After EU Commission's first decision on Carbon Contracts for Difference, Germany initiates bidding of EUR 4bn


The European Commission approved the first Carbon Contracts for Difference (CCfD) scheme under the new Guidelines on State aid for climate, environmental protection and energy 2022 (CEEAG).

Following the Commission's decision, on 12 March 2024 the German Federal Ministry for Economic Affairs and Climate Protection (BMWK) initiated the first bidding process with a total volume of EUR 4bn. With this funding scheme, Germany is taking a pioneering role in Europe and internationally in the field of state aid for climate protection. 

Concept of contracts for difference

A contract for difference entitles the beneficiary to a payment equal to the difference between a fixed “strike” price and a reference price. The German scheme is designed to incentivise and support companies in emission intensive sectors to invest in climate-friendly production facilities. The measures fall within the scope of the CEEAG, and more specifically under the category of aid for the reduction and removal of GHG emissions, including through support for renewable energy and energy efficiency. The Commission has therefore assessed the scheme under both the general compatibility provisions in Section 3 CEEAG and the specific compatibility criteria in Section 4.1 CEEAG.

By enabling support for both the additional operating and investment costs of decarbonisation technologies, as well as reducing the business risks associated with price volatility, the scheme is expected to enable decarbonisation on a scale that would otherwise not be possible, according to German authorities.

In order to be eligible, projects will need to achieve a 60% emission reduction in three years and a 90 % emission reduction in 15 years compared to the best available conventional technologies based on ETS benchmarks.

The level of aid awarded to each beneficiary will be defined on the basis of a 
competitive bidding process and will take the form of direct grants. In using a competitive bidding process, the German government will ensure that projects compete for available aid in a transparent and non-discriminatory manner. Applications meeting the eligibility criteria will be ranked on:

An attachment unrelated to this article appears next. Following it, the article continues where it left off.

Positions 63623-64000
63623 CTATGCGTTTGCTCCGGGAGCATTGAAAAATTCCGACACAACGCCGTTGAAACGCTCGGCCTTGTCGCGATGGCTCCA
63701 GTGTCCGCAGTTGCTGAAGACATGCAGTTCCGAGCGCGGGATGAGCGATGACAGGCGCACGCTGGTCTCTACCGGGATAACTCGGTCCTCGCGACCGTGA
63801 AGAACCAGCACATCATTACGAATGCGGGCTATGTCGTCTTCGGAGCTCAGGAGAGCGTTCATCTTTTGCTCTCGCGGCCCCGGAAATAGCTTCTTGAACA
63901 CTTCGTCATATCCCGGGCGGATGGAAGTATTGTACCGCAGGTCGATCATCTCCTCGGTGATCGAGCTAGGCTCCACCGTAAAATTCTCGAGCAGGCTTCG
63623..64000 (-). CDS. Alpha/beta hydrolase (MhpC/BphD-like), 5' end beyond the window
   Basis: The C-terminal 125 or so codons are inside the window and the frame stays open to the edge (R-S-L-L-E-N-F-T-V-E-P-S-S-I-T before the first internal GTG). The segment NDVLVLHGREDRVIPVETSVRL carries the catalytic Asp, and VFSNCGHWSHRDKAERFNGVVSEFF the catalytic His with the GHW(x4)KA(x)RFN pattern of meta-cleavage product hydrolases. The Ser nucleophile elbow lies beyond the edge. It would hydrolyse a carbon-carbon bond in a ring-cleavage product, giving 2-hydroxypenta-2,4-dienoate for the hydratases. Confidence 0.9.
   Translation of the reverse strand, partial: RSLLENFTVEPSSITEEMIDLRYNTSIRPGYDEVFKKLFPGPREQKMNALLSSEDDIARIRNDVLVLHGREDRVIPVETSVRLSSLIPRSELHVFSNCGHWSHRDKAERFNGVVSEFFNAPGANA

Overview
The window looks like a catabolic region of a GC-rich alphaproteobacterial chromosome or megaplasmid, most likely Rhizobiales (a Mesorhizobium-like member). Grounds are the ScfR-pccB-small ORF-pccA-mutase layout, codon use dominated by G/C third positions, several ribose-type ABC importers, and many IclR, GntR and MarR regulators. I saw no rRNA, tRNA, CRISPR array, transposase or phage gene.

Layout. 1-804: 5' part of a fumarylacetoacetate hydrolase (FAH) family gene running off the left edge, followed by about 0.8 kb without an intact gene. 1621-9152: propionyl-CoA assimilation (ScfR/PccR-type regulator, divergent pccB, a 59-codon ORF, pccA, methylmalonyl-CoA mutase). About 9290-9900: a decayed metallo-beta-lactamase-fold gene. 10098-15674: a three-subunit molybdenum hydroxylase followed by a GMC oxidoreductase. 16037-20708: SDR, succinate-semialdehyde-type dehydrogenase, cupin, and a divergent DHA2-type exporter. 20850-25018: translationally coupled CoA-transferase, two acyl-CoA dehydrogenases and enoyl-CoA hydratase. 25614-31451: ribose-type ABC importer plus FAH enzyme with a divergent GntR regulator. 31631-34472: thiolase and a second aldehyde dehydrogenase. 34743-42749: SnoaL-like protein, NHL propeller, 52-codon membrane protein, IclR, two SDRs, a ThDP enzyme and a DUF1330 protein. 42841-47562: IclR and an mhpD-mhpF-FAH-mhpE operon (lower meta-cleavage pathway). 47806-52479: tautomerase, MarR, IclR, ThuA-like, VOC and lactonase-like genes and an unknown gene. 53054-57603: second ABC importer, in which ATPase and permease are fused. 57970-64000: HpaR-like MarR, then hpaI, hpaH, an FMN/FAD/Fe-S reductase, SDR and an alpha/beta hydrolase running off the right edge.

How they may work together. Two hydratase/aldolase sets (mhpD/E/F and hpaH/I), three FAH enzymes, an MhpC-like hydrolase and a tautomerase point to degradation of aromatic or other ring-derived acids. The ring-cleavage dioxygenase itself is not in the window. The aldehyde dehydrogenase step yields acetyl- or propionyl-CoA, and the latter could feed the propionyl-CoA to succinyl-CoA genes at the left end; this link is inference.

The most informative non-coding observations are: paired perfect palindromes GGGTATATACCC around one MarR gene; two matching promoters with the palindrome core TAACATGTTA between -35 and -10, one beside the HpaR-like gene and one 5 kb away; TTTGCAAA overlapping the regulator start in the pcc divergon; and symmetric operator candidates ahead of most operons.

• Funding cost efficiency, based on the level of the bid, which corresponds to the aid requested per tonne of CO2e emissions avoided as a result of the project (accounted for by 80%).
  • The relative reduction of GHG emissions that the proposed project plans to achieve in comparison with the identified reference system, calculated according to the period from the operational start of the project during the first five years within the term of the Climate Protection Contract (accounted for by 20%).

Successful beneficiaries will be awarded “Climate Protection Contracts”, which entail yearly payments for a duration of 15 years. The payment schedule will begin upon the operational start of the project, which in general may not occur later than 36 months after the award of the Climate Protection Contract. The aid given to the beneficiary will be equal to the difference between their bid (in terms of EUR per tonne of CO2-equivalent saved) and the avoided carbon price, plus a “dynamisation component” corresponding to the differential price evolution of energy inputs compared to the reference system, multiplied by the total CO2 emission reduction achieved by the beneficiary in the given year as a result of the project.

German authorities will monitor the implementation of supported projects and the actual GHG emissions reduction resulting from the supported projects. If the GHG emissions savings achieved by the project will be below the objectives of 60% by the beginning of the third year of the project’s implementation and 90% by the last twelve months of the contract duration, aid payments will be reduced. Contractual penalties or a full reclamation of aid may also be imposed in certain cases.  

The funding programme aims to directly save around 350 megatonnes of CO2 equivalents by 2045.

Looking to the future

The scheme announced by the BMWK on 12 March is a pilot programme. Following the first round of bidding that has now been initiated, further rounds will follow.

Other countries have already shown interest in the CCfD scheme’s concept and mechanism and are expected to follow Germany's example.

For more information on Germany’s CCfD scheme, contact your CMS client partner or these CMS experts: Dr. Michael Bauer, Luisa Thomasberger.